Alma becomes an island
by Michaela Coplen
Through my grandmother’s skin, I trace the geography
of our blood. Abuela was born a bridge, but became
an island. Her sisters called her gringa
as they climbed across her narrow back—
La Gringa, their name for the girl who was born
on the side of the border that crossed them—
her parents named her Alma (soul)
and pierced her ears with gold.
Alma, young and whip smart. Alma, la bonita.
Alma, all dark-eyed and doradita—Alma,
who had boyfriends both sides of the Rio,
but loved their horses more than anything.
Hot like Texas-summer-and-the-swimming-pool-
won’t-take-you burned her, from brittle to break.
Alma, who prayed in endless circles, her rosary
weighty with hourfuls, waiting. Alma,
the quick study. Alma, who was never proud.
Alma, the wife of the man from Missouri.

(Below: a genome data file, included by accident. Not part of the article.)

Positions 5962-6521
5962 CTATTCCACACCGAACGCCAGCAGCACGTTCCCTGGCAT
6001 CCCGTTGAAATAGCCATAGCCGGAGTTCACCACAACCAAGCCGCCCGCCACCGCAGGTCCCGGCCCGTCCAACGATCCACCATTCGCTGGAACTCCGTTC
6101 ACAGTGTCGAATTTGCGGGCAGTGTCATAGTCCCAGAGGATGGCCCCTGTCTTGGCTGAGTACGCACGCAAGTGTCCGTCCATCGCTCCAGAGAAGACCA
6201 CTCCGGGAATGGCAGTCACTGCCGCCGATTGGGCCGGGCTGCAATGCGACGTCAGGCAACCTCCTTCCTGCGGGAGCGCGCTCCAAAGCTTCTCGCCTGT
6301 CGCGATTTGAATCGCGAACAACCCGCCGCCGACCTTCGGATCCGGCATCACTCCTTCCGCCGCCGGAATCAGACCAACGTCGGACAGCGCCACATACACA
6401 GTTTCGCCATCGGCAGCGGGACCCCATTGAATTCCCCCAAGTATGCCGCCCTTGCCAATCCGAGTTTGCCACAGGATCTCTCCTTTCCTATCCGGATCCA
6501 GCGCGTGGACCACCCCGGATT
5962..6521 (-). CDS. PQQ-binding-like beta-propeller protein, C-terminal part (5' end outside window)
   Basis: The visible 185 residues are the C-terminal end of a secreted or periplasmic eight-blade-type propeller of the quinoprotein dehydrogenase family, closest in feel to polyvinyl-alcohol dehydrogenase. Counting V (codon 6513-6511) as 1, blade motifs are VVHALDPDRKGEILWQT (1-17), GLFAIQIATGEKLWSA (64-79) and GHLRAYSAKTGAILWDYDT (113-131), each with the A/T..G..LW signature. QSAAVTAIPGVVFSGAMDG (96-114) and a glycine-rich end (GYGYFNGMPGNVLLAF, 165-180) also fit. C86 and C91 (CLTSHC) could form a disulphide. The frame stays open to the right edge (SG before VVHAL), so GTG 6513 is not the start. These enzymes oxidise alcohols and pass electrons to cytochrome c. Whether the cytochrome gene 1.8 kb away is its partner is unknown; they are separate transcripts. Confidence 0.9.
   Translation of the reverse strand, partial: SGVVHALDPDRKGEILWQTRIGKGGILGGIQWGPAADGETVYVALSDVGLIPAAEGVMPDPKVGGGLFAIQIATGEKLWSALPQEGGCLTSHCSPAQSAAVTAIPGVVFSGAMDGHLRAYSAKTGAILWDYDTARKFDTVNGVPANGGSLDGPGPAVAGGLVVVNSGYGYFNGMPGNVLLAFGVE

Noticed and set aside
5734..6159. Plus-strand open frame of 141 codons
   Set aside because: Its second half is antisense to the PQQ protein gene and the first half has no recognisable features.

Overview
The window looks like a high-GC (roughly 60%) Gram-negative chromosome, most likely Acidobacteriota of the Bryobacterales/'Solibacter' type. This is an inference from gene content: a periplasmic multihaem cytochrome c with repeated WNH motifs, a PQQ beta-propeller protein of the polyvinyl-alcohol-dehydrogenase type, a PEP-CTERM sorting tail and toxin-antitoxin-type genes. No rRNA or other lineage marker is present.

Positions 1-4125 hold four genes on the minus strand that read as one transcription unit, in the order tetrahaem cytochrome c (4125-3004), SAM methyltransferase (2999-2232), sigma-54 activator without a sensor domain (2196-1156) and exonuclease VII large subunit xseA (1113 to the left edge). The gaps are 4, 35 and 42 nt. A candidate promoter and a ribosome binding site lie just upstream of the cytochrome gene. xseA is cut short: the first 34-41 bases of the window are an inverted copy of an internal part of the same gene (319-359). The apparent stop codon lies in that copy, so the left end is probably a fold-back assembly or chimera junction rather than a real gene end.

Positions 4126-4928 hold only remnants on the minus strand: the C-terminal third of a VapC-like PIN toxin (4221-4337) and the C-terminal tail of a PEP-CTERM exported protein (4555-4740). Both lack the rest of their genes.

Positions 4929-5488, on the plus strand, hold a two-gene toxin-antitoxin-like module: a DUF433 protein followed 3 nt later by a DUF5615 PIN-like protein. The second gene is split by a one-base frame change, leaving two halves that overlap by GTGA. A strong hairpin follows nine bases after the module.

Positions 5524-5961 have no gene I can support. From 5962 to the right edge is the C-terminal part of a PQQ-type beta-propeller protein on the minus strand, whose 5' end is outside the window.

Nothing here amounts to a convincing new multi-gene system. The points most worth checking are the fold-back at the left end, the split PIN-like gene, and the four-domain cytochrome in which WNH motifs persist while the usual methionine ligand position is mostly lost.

Alma, somehow in Oregon, somehow now peninsula.
Mi abuela, who named my father Richard
but still in her mind calls him Ricardo.
Alma, who pronounces
her own name wrong—
who takes her husband’s words
and holds them in her mouth.
Alma who swears no somos indígenas, who layers
sunblock on her “Spanish” skin. Alma playing bridge
with the blue-veined neighbors. Alma, eroding.
Alma carving conversations into circles, Alma
who tells the same story six times (the one
about the boy she didn’t marry) until it begins to sound
like a prayer—her eyes upturned, intent. Alma,
who needs minding and reminding. Alma,
retracing the last three minutes, the last seven months, the last
Alma, retreating from the borders of being.
The Island of Alma is its own time zone
ranging from five minutes to fifty years behind.
Memory answers only in its native tongue—
She calls out in a language I understand
but do not yet know to speak.